How to make Sockeye Salmon Nigiri and Sashimi

This past August I’ve caught a number of Fraser River Sockeye Salmon with friends and family. And since that time we’ve all been enjoying Salmon in a variety of different ways (e.g. Sockeye Ceviche). The traditional Japanese sushi style of Nigiri and Sashimi is easily my favorite way to eat Salmon. In fact, if I had to give my 3 top meals Sushi would be there.

This page will outline the simple ways in which I prepare Nigiri and Sashimi. I’ll outline how I choose this fish for Sashimi and what sections of the fish I like for each of these Sushi styles and why.

Quick summary of ingredients you’ll need:

  • Sockeye Salmon Fillet
  • Sushi Rice
  • Rice Vinegar
  • White Sugar
  • Fine Salt
  • Soy Sauce
  • Wasabi paste
  • Sushi Ginger (Gari)

Note: Amounts and preparation details below.

Sockeye Salmon Preparation and Amount

The Sockeye salmon used in this meal (and video) I caught 12 days earlier. I filleted the fish and marked my Food Saver bag that it would be for “Sashimi” because of the strong fat lines and very dark red color flesh. I kept the fillet in my deep freezer for those 12 days.

Important: The salmon needs to be flash frozen OR kept in the freezer for at least 10 days, this will ensure worms or parasites will be killed.

I removed the fish from freezer and thawed out in my fridge until it was ready to be prepared. Once thawed out, I pulled all the pin bones out (you can see this in the next image). To pull the pin bones I recommend using some tweezers, but if you don’t have those needle or regular pliers can work as well.

For this meal I used 2/3 of a single Salmon fillet (I’m guessing it was around 16-20 ounces of meat). If you’re doing a large meal, I’d recommend using 8-12 ounces of uncooked salmon per person.

What Type of Rice and How much to use

For the rice, ensure you are using Sushi Rice which is essentially a short-grain rice that has the correct balance of starches to keep the rice sticking together after its been cooked.

1 Cup of sushi rice will make approximately 3-4 rolls (obviously depending on size). A good rule of thumb is use 1 cup of rice for 2 people.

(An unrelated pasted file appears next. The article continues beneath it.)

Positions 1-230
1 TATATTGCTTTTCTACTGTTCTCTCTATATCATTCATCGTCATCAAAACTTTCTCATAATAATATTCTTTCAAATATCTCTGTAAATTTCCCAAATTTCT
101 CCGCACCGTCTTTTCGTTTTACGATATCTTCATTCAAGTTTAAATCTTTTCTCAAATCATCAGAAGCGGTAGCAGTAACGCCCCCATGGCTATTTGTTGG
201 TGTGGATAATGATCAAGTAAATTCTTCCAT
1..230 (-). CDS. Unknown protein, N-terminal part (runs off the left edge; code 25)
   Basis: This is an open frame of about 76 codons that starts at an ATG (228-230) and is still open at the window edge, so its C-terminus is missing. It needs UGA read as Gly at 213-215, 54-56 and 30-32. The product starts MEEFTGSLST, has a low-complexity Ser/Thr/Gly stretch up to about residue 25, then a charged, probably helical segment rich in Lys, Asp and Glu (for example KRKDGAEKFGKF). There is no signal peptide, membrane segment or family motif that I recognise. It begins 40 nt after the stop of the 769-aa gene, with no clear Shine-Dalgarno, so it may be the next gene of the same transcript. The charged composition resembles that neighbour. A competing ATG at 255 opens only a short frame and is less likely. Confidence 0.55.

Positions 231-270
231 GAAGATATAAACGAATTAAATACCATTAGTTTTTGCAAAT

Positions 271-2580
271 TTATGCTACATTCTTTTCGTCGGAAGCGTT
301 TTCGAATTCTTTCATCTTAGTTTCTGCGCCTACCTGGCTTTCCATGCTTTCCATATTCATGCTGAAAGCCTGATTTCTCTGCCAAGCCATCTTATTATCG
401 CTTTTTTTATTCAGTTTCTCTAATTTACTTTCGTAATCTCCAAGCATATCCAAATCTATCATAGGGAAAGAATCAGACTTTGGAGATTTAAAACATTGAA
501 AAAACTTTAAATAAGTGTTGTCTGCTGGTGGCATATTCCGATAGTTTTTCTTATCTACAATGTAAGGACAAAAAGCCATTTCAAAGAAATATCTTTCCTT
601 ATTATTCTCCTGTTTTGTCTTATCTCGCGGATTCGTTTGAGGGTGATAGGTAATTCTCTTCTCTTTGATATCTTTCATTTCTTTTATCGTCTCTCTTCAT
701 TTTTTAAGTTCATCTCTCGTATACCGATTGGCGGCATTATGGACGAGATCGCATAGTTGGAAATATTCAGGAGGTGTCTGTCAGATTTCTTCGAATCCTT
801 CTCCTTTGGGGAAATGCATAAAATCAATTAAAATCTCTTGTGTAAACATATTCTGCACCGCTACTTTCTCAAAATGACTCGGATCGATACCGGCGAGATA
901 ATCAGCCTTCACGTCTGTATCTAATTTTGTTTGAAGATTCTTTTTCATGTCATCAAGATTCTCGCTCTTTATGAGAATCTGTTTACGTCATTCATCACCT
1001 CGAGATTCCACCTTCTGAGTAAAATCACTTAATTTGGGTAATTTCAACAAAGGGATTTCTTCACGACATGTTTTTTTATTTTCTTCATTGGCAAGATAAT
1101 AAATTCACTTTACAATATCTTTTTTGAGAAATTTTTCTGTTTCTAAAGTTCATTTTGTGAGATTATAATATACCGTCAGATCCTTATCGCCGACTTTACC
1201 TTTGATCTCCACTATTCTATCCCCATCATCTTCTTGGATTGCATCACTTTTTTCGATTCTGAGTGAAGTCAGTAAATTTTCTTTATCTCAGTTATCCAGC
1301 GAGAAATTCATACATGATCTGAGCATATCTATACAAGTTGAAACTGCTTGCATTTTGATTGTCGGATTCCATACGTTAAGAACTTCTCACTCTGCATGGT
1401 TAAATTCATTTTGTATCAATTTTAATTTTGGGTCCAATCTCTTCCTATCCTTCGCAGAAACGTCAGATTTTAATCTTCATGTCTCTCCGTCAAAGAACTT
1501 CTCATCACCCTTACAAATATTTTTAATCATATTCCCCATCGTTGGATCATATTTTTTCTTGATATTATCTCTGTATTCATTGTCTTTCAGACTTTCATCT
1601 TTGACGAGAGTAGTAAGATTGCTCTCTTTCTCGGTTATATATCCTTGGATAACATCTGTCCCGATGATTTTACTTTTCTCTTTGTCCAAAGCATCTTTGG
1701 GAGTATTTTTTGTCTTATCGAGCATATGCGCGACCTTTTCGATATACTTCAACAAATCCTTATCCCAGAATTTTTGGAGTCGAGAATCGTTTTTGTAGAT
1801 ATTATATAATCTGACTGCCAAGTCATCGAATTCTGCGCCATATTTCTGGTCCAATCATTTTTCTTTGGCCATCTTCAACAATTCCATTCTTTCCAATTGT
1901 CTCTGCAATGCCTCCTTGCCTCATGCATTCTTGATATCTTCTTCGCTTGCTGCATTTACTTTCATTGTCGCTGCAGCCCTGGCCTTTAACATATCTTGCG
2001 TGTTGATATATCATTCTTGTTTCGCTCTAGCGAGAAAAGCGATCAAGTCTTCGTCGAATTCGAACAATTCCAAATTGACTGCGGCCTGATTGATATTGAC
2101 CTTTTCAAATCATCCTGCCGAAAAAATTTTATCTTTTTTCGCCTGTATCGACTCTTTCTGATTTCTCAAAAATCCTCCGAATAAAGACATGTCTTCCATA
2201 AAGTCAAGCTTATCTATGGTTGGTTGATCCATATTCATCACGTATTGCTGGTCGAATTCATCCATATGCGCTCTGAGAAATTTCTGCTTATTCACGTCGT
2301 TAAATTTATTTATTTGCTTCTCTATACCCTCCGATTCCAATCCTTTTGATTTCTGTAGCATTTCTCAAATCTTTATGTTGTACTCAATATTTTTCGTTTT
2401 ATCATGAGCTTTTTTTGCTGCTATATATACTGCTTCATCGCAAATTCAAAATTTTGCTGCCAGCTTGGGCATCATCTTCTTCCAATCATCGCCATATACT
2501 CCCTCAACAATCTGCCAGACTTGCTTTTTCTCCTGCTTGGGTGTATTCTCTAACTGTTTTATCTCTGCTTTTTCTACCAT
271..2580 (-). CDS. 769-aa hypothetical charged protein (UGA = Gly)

How to make your Sushi Rice

Important: These instructions below are generic for preparing Sushi rice. If these differ from the instructions on your Sushi Rice bag be sure to follow those instead as not all rices are the same.

  • Rinse the rice for 1-2 minutes (so you no longer see the starch coming out)
  • Water to Rice ratio is 1.25 : 1 (e.g. 1 cup of rice to 1 1/4 cups of water)
  • Put rice and water into a pot and set to boil, mix once or twice until boiling
  • Once the water is boiling, reduce heat for 10-15 minutes
  • Rice is done once the water is gone from the bottom of the pot (or test with a fork)

Dump Rice from Pot into Bowl

This next step is important and that’s removing the rice from the pot and dumping it into a plastic or wooden bowl. You only want the best rice from the pot, and what I mean by that is the rice that is not burnt, damaged or sticking to the bottom of the pot. The way to get the “best rice” is to simply dump the pot over wooden/plastic bowl give it a little shake or pat and any of the rice that falls in will be considered the “good rice”. Do not scrape the bottom of the pot to include the excess as this include damaged rice which will not hold up as well. Yes, this may be a bit wasteful but its something to consider when you’re doing your initial rice amount calculations.

Next we add the sweet vinegar mix…

How to make Sweet Vinegar Sushi Mix

These measurements are for 2 cups of uncooked sushi rice. However, the vinegar mix amounts is subjective to taste as I’ve used this amount with 1 cup of rice as well.

  • 1/2 cup of Rice Vinegar
  • 2 teaspoons of white sugar
  • 2 teaspoons of fine salt

Instructions: Add the ingredients into a small glass bowl (something microwave friendly). Put bowl into microwave for 10 seconds. Mix all the ingredients until dissolved.